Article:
Supported by generous help from the Turnovsky Endowment Trust

Rich opportunities for NZSM Orchestra’s youthful freshness, commitment, poetry and dynamism

By , 25/03/2014

Dreams and Meditations: NZSM Orchestra, conductor Kenneth Young
Jane Curry, guitar; Martin Riseley, violin; David Groves, speaker

Mendelssohn: Incidental music for A Midsummer Night’s Dream
Rodrigo: Fantasia para un Gentilhombre
Jack Body: Meditations on Michelangelo
Schubert: Symphony No 8, ‘Unfinished’

Sacred Heart Cathedral, Wellington

Tuesday 25 March, 7:30 pm

This interesting and varied programme opened with Mendelssohn’s incidental music for A Midsummer Night’s Dream. Kenneth Young set a whacking pace for the Overture but the players rose confidently to the challenge with exemplary clarity in the demanding high speed pianissimo passagework, excellent intonation, and effective balance within the orchestral forces. The phrasing and dynamics of the more poetic sections were thoughtful and musical throughout, as were those of the Nocturne, which was especially enhanced by the beautiful horn solos of guest player David Moonan. Kenneth Young had the familiar closing Wedding March blast forth in an unrelieved band-style fortissimo, relying entirely on the quieter central section for dynamic relief, which was surprising given his musical approach to shaping the dynamics of the previous movements.

Rodrigo’s Fantasia para un Gentilhombre was written for the virtuoso Spanish guitarist Andres Segovia in 1954, and is based on material by the C17th Spanish composer Gaspar Sanz. It was an ideal choice for this programme as it offered a major solo role to Jane Curry, who heads the classical guitar programme at NZSM, and a work whose wonderful orchestration particularly highlights the skills of most wind and brass players.

The Villano opened with a thoughtfulness and musicianship that remained constant as Kenneth Young guided the group through the entire work. The interweaving fugal lines of the following Ricercar were beautifully enunciated by the soloist and developed in clear and balanced interplay with the orchestra.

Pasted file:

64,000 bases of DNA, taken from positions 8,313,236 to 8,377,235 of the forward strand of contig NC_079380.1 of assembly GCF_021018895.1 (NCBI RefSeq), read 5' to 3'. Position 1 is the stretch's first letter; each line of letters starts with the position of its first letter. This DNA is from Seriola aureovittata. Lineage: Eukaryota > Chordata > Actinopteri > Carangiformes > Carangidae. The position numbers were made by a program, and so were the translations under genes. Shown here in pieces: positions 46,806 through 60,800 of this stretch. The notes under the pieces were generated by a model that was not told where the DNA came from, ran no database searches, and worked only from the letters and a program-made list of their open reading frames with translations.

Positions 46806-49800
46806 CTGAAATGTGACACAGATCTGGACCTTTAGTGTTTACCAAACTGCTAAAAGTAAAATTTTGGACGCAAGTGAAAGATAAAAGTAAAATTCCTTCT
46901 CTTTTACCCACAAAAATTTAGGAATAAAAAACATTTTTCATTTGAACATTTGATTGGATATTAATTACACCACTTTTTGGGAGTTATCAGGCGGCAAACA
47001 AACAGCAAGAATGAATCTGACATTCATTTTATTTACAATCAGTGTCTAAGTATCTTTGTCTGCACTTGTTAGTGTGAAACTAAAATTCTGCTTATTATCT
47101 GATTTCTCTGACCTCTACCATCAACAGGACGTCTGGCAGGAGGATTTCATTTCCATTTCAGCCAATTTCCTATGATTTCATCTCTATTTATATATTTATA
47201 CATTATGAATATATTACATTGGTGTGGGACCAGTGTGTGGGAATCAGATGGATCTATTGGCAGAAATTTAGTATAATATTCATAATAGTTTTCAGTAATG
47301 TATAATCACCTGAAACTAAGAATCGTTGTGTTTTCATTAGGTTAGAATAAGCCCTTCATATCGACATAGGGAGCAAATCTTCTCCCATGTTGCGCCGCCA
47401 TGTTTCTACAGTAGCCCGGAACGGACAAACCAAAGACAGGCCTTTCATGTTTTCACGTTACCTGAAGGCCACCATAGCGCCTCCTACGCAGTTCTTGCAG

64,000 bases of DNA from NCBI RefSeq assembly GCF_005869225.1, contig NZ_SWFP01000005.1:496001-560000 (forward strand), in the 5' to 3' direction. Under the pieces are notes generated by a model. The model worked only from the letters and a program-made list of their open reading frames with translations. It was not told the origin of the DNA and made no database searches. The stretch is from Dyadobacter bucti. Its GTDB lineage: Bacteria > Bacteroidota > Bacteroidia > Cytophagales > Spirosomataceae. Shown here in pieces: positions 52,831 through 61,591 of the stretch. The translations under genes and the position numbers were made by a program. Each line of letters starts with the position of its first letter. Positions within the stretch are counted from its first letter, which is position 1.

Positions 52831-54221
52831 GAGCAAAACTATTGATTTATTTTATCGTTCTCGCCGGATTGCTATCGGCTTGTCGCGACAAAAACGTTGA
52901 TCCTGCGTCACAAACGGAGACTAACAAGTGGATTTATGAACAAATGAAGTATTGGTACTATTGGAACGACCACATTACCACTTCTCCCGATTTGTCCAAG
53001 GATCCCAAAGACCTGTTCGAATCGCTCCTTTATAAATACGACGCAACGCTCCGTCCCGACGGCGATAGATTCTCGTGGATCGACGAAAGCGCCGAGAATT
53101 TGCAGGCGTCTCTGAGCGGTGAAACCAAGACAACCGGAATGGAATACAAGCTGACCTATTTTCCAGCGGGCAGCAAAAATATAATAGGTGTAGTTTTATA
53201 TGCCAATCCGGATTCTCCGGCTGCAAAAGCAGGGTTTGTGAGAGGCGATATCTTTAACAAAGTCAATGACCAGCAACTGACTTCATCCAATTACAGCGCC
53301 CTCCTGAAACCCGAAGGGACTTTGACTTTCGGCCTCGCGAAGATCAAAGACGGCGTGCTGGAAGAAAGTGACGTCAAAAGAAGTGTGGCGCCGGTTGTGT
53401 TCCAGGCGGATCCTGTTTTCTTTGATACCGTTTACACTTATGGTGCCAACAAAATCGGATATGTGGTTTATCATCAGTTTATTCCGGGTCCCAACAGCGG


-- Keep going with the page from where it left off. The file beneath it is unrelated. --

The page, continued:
The low pitched theme of the Espanoleta was also well projected and poetically shaped by Jane Curry, as were its variations by both guitar and wind soloists. The following Fanfare has delicious writing for winds and trumpet in particular, who all performed with exemplary clarity, intonation and phrasing. The Danza was fresh, vigorous and spirited, and led into the Canario finale, taken at a rather sedate pace given that it has been characterized as “a fiery wooing dance” with “rapid heel-and-toe stamps”.

I was impressed throughout this work by the orchestra’s clear bright passagework and solo lines, spot-on intonation and musicianship. But I was baffled by Jane Curry’s recurring lapses and mistakes, given her exemplary proficiency on every other occasion I have heard her play. This was particularly sad for the brilliant cadenza of the finale. I could only conclude that she was either very nervous, which seemed unlikely in view of her wide performing experience, or unwell. Nevertheless I was most grateful to hear this work live, as it tends to take a back seat to Rodrigo’s better known Concierto de Aranjuez.

Jack Body’s Meditations are a setting of seven extraordinary sonnets by Michelangelo which honour male beauty and love. In these deeply moving lines the great artist pours out the anguish of his struggle between the utter conviction of his experience and the damning dictats of church dogma. Before each movement the Italian verses were read out by David Groves with a wonderful clarity and passion that poised the listener for each of Body’s Meditations.

The string ensemble writing was often spare and dissonant, by turns agitated, anguished, haunting, or contemplative, according to the mood of the text. Yet there was never a rank aftertaste, rather only the expression of grief, despair, and a longing for resolution. The solo violin part, beautifully expressed by Martin Riseley, took a pivotal role in encapsulating these moods in a single voice, as it soared above the ensemble like a condemned Lark Ascending. The setting of the sixth sonnet, which “laments the ravages of age” (Body), was particularly intense, with powerful tutti unison lines fading into spare solo string melodies which set the scene for the final stanza. This pleads for blindness, numbness, and the gift of undisturbed sleep, and the power of David Groves’ closing words “parla basso” laid a deep hush over the space. Body’s work and its musical realization that evening would have left very few unmoved.

The choice of the Unfinished Symphony to close the programme turned thoughts again to the other end of the life span. Written by the youthful Schubert and presented here by the flower of New Zealand’s aspiring young musicians, it was a fresh and enjoyable reading, displaying a good range of dynamics and tone, plenty of passion and commitment in the big tuttis, and delicate playing in the gentler parts. The contrasts were effectively expressed by consistently good wind solo work and beautifully shaped melodies from the strings.

Kenneth Young seemed to bring out the best in this orchestra, and the choice of works for this programme gave every opportunity to highlight their skills and musicianship. I look forward to hearing more from them as the year unfolds.

 

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